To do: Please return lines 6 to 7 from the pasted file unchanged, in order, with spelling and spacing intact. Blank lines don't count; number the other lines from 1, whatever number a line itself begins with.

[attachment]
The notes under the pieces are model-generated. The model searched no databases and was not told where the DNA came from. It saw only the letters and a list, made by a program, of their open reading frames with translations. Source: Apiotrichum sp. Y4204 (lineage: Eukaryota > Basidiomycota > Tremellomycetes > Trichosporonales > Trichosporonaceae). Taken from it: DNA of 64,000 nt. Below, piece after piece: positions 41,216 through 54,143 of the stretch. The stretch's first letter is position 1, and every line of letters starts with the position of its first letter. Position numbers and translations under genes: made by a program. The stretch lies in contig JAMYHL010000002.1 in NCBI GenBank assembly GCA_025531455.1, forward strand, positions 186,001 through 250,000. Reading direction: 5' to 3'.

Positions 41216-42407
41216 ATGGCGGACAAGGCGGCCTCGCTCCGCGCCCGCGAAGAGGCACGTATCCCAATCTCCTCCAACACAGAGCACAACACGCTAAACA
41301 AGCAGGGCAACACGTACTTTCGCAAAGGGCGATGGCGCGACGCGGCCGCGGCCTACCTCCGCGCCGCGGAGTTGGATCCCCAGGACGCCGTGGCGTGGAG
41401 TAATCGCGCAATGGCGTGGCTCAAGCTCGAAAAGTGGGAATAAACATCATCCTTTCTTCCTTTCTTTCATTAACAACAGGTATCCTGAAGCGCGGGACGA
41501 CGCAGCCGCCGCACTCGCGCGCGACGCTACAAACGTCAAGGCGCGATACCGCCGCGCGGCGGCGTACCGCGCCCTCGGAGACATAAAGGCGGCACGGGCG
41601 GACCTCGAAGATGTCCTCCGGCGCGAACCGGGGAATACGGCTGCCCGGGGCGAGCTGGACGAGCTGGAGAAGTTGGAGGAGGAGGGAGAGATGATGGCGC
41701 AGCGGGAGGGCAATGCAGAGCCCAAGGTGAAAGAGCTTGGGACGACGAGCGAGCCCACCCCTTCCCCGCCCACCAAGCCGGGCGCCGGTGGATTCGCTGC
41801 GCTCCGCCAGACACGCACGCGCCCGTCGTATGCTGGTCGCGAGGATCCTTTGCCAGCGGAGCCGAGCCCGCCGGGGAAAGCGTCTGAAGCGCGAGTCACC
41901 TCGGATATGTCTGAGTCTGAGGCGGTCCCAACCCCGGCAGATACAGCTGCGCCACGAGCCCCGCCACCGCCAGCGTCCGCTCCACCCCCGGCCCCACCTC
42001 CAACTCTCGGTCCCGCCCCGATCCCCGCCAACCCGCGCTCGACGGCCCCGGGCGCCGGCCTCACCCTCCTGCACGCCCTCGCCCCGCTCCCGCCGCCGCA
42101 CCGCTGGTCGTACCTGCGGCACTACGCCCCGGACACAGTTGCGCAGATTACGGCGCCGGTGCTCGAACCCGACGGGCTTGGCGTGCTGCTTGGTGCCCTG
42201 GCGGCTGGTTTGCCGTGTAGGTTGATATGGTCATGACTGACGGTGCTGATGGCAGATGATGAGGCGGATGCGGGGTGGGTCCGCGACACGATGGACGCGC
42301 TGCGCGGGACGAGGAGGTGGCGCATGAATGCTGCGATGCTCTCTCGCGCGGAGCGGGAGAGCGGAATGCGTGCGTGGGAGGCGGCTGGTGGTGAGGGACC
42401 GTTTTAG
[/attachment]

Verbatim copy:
41501 CGCAGCCGCCGCACTCGCGCGCGACGCTACAAACGTCAAGGCGCGATACCGCCGCGCGGCGGCGTACCGCGCCCTCGGAGACATAAAGGCGGCACGGGCG
41601 GACCTCGAAGATGTCCTCCGGCGCGAACCGGGGAATACGGCTGCCCGGGGCGAGCTGGACGAGCTGGAGAAGTTGGAGGAGGAGGGAGAGATGATGGCGC